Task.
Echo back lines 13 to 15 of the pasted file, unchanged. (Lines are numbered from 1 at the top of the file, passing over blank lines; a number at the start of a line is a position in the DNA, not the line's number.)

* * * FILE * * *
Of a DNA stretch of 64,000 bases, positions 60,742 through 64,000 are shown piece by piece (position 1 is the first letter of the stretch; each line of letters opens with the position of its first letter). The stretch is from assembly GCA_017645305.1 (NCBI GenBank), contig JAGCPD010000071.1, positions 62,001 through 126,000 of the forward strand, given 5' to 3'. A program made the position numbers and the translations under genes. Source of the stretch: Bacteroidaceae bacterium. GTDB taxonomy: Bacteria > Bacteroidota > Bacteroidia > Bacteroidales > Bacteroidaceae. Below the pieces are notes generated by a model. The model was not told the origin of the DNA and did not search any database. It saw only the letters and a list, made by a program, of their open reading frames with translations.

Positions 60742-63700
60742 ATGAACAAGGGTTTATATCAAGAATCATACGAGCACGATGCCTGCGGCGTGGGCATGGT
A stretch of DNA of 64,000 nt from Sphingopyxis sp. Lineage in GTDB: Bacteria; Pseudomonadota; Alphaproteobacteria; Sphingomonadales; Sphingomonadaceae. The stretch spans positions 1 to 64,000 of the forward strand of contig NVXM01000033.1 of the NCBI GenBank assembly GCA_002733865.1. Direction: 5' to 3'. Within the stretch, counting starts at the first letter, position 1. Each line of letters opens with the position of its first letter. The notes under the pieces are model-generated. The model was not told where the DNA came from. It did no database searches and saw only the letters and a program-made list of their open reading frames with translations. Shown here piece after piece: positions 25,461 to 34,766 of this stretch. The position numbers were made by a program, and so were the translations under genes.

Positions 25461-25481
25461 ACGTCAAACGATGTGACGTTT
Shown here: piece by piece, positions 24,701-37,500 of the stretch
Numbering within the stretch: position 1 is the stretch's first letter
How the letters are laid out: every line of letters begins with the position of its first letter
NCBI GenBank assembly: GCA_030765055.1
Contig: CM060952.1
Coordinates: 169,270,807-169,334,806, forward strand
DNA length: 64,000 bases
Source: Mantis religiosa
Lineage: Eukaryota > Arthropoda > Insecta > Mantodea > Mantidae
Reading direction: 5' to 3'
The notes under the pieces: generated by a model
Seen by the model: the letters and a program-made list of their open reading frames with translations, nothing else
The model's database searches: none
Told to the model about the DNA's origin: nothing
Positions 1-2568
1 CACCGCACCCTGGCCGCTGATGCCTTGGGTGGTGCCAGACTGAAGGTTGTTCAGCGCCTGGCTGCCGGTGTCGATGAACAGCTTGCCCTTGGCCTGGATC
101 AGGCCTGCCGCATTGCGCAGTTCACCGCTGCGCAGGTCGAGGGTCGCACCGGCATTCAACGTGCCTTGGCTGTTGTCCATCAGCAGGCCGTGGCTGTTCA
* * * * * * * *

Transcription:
DNA length: 64,000 bases
Source: Mantis religiosa
Lineage: Eukaryota > Arthropoda > Insecta > Mantodea > Mantidae